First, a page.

In general, I think Valentini's understanding of DeBroglie-Bohm Guiding Wave Theory is the correct one. DBGW is really a claim about the realism of trajectories of particles. Formal QM does not have trajectories (!), instead it only has a position operator.

This Valentini paper mentions quantum equilibrium several times, but I was not able to gain any kind of coherent intuition about the concept from this paper alone (it is 41 pages after fall). Similarly, wikipedia has a section titled "Relaxation to equilibrium", in an article ("Quantum non-equilibrium"). Again, I wasn't able to gain any intuition from it, as it all just reads like independent research.

But I'm not complaining. This has opened up many doors for me. Thanks for the reply.
 
  • #5
akhmeteli said:
[1107.2138] Understanding quantum measurement from the solution of dynamical models (arxiv.org) (published in Physics Reports).
" Strictly speaking, for finite values of the parameters of the model, the process that we have studied cannot be an ideal measurement in a mathematical sense. However, in a physical sense, the situation is comparable to the solution of the irreversibility paradox, which is found by disregarding correlations between inaccessibly large numbers of particles and by focusing on time scales short compared to the inaccessible Poincare recurrence time. "
201 pages. Okay, that's a whole book. I will try to keep my analysis on the abstract and the TOC.

{:music: intermission music }
I have returned from some skimming and post my reaction . I understand that the authors promote the "statistical interpretation", which is fine. However, I was accidentally pulled into the principle text in section 12.4.2. In that section, the authors made a claim which I disagree with on factual grounds.


Many interpretations are motivated by a wish to describe individual systems, and to get rid of statistical ensembles.The consideration of conscious observers was introduced in this prospect. However, the numerous models based on the S+A dynamics show that a measurement is a real dynamical process, in which the system undergoes a physical interaction with the apparatus, which modifies both the system and the apparatus, as can be shown by performing subsequent experiments.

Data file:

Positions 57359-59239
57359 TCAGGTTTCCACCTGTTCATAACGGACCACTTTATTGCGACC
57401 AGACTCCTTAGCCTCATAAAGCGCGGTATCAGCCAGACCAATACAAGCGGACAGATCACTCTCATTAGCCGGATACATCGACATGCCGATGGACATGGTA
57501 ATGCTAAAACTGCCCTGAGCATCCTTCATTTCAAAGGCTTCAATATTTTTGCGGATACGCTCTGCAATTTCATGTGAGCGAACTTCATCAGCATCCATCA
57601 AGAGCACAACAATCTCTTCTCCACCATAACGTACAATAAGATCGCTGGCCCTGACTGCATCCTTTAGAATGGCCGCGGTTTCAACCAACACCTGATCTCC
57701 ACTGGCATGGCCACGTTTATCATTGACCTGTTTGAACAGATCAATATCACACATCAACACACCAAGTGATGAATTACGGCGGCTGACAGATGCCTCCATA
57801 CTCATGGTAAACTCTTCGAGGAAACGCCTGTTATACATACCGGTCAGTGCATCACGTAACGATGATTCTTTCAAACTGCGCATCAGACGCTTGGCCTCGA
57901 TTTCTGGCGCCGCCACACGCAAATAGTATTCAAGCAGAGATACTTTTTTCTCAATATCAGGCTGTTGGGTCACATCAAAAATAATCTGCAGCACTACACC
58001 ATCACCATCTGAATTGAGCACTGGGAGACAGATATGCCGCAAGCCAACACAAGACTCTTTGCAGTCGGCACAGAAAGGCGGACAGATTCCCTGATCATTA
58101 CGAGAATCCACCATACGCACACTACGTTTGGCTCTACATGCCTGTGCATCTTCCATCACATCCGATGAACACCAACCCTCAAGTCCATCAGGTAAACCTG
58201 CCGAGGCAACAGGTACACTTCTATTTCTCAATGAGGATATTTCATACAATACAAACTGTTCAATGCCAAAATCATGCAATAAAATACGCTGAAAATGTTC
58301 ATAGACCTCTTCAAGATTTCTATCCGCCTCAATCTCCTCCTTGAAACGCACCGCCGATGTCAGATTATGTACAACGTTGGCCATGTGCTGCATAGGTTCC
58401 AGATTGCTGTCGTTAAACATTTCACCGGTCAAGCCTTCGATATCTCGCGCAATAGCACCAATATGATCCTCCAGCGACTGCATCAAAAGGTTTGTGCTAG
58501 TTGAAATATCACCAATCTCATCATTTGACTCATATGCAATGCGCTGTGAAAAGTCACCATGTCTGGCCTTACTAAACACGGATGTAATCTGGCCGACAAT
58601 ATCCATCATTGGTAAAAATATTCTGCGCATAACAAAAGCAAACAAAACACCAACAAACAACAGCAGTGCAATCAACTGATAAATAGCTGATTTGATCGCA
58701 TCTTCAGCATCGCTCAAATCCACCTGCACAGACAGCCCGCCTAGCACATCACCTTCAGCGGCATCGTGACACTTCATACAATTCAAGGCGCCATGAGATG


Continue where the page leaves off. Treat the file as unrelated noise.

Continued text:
Italics are the authors' not mine. My problem with the above statement is this part right here :

" . . . in which the system undergoes a physical interaction with the apparatus, which modifies both the system and the apparatus. . ."

These authors took a single isolated experiment with a Curie-Weiss magnet and wrote 201 pages about it, which is fine. This gave them the (cough) liberty to make the statement above and be factually correct. However , this idea that measurement somehow is a physical event that "reaches out and switches" the system S is a popular one... but ultimately wrong.

The experiment called a Delayed Choice Quantum Eraser is the central crux. The DCQE denies what these authors have written. Its results are literally in contradiction to the claim above. Perhaps we need to make a new thread about this?
 

Related to Wave Function Collapse and Thermodynamic Irreversible Processes

1. What is wave function collapse?

Wave function collapse is a concept in quantum mechanics that describes the phenomenon of a particle's wave function collapsing into a definite state when it is observed or measured. This means that the particle's position, momentum, or other properties become fixed and no longer exist in a superposition of multiple states.

2. How does wave function collapse relate to thermodynamic irreversible processes?

Wave function collapse is related to thermodynamic irreversible processes because both involve the loss of information and increase in entropy. In wave function collapse, the information about a particle's multiple states is lost when it collapses into a definite state. In thermodynamic irreversible processes, the system loses information about its initial state and becomes more disordered, leading to an increase in entropy.

3. Can wave function collapse be reversed?

No, wave function collapse cannot be reversed. Once a particle's wave function has collapsed into a definite state, it cannot return to a state of superposition. This is due to the irreversible nature of quantum measurement and the loss of information.

4. How does wave function collapse affect the second law of thermodynamics?

Wave function collapse does not directly affect the second law of thermodynamics. However, it is related to the increase in entropy that is described by the second law. The loss of information in wave function collapse contributes to the overall increase in entropy in the universe.

5. Is wave function collapse a proven phenomenon?

Yes, wave function collapse is a well-established phenomenon in quantum mechanics. It has been observed and confirmed through numerous experiments, and it is a fundamental aspect of the quantum world that is essential for understanding and predicting the behavior of particles at the microscopic level.